One of my husband’s favorites, and definitely a fun dish to have in your cooking repertoire.

Pork Dumplings


2 cups white flour

1 cup boiling water


1 lb ground pork or ground turkey

3-4 cloves garlic, minced

1 egg

2 TBSP fresh parsley, minced


2 TBSP chives or green onion, finely sliced

2-4 TBSP soy sauce or soy sauce substitute

1 1/2-3 TBSP sesame oil, peanut oil or other oil

1 TBSP fresh ginger, finely grated OR 1 tsp ground ginger

Dipping Sauce:

1/2 cup soy sauce or soy sauce substitute

1 TBSP rice vinegar (try lemon juice if you don’t have rice vinegar)

1 TBSP sesame oil, peanut oil or other oil

Mix together all filling ingredients and set aside. (You may refrigerate for as long as overnight if you want to make the filling ahead of time.)

If you have a food processor, use the blade attachment, put the flour in, and turn it on. Slowly pour a stream of the boiling water into the flour, and continue mixing until the dough forms a ball. Dough should have a ‘squeezy’ elastic consistency.

If you’re not using a food processor, just put your flour and water in a bowl, mix, and then knead until the dough comes together into a ball with an elastic consistency. (Be careful not to burn yourself on the boiling water!)

Roll out the dough (half the dough at a time) to 1/16 inch or thinner, until translucent. If it sticks to the counter use a little corn starch, potato starch or flour as you roll it out.

Cut into three or four inch squares. Put about a tsp of meat filling in the center of each square. If needed, spread a little cold water around the edge of the square to help it stick together. (Sometimes mine stick better with water, and sometimes without.)

Fold the square of dough from corner to corner, into a triangle shape, and press down firmly on the edges to seal them. Take the two corners of the triangle and fold them up, squeezing them together over the center of the dumpling. Repeat for each dumpling.

Boil about a quart of water in a medium saucepan. Put about six dumplings in the boiling water and let cook for five minutes or so. You’ll see the dough become more translucent, and if you like, you can cut open the first couple to make sure the meat is cooked properly.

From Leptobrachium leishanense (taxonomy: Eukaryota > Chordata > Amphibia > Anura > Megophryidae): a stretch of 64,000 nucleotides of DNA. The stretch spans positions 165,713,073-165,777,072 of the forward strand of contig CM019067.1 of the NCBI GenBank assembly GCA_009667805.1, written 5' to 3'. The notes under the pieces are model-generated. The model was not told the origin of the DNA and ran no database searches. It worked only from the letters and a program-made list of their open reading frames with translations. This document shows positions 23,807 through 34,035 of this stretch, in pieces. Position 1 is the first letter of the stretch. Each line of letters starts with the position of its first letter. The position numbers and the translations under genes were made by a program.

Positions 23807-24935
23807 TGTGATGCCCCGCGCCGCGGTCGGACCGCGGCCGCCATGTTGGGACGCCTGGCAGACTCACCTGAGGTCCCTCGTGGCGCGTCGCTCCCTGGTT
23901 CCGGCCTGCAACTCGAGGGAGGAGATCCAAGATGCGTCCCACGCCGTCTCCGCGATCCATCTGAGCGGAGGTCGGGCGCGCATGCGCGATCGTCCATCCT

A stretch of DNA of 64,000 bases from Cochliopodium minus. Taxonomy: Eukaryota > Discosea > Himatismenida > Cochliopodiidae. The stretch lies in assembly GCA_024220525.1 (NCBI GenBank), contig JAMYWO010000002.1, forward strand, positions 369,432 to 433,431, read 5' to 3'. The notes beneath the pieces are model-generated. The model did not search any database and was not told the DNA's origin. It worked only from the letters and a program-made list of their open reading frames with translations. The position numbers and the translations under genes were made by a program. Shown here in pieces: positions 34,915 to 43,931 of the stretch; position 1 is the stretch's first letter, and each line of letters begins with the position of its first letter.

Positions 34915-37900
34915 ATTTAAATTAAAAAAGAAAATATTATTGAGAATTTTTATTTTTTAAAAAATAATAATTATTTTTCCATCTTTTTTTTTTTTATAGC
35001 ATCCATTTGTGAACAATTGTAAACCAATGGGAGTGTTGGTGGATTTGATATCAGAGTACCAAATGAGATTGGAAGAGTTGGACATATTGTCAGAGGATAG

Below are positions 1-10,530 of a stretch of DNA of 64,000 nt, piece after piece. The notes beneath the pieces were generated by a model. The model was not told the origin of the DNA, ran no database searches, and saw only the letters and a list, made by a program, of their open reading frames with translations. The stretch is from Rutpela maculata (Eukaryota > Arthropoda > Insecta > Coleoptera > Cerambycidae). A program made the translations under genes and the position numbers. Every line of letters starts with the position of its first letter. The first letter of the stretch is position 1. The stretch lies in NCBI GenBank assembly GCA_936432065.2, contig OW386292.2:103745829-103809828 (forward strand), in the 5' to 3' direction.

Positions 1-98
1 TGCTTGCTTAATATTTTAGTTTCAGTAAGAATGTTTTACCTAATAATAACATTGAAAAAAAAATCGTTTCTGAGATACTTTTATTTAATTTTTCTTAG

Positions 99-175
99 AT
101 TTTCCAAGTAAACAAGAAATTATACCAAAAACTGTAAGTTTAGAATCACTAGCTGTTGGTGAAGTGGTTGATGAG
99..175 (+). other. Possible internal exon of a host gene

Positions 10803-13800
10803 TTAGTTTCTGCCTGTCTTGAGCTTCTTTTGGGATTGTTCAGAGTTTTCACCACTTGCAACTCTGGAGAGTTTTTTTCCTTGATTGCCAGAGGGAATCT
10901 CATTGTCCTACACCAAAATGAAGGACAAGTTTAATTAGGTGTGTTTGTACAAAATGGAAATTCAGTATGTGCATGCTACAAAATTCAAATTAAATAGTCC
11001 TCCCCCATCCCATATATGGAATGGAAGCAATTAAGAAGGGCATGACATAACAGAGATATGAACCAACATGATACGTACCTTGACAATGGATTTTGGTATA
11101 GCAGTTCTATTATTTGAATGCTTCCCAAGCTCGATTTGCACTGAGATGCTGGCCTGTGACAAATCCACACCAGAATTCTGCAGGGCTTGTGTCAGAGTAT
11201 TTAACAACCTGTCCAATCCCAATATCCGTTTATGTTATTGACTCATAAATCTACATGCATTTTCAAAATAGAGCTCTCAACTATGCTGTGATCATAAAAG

Cooking Pork Dumplings

The pork dumpling on the left is cooked. The one on the right is still raw.

Fish out the dumplings with a slotted spoon or other implement of choice and repeat cooking directions with another batch of dumplings.

If  you need to keep them warm as you’re cooking more, you can put them in a warm oven in a small casserole dish with a couple tablespoons of water in the bottom to keep them from drying out.

Mix together dipping sauce ingredients.

Serve dumplings warm with dipping sauce.

Menu Plan and Shopping List 4/17/14-4/23/14

There’s nothing like posting goals and plans on the internet to make you really pay attention to how closely you’re following those plans. In some cases, changes from my menu plans are good, and for the right reasons, of being flexible to adjust to changes in life based on how our overarching goals are playing out in a particular day. But sometimes I still feel like a failure when I have to write a blog post saying ‘still didn’t get that done this week’.

On the other hand, this is not just another ‘look at that pretty food’ blog or a ‘let me pin that ridiculously complicated recipe I’m never going to have time to actually make’ blog. This is a ‘watch me rescue this dough that’s inexplicably doing weird things today, because this is our supper tonight, so I’m going to have to make it work somehow’ kind of blog.

So, this was my week in food.

I didn’t make bread, and I didn’t make overnight oatmeal. My husband and I were both feeling under the weather for several days anyway, so we didn’t need those quick breakfasts for after running that I thought we would.

The cornbread salad was relatively popular, but for some reason the next day the leftovers were unappealing and so they sat in our fridge for a few days before I finally threw them out. They were starting to taste like refrigerator at that point anyway. (As a side note, I finally got around to that ‘weekly’ fridge cleaning I’m supposed to do, and have a much better handle on what leftovers need to be used up, as well as a fridge that smells, well, less like refrigerator taste.)

The chef salad was good, but when I finally served that nice, spring inspired main dish salad I’ve been talking about, it was a cold blustery evening. I was going to switch out the fried rice bites for leftover cornbread salad, but with the chill in the air, I ended up quickly frying some potatoes to provide a little warmth to the meal.

The chicken and white sauce deep dish pizza was okay, but kind of tasted like a cross between pizza and chicken pot pie, so if I make it again at all, I’ll be significantly reworking my recipe.

Also, dinner tonight is going to be some kind of meal that uses up leftovers, instead of burritos.

Other than that, I did have some solid food successes this week.

The salmon salad roll ups were fantastic and very filling. (I need to remember to keep these in the rotation, at least once a month or so, to switch up with our normal salmon patties.)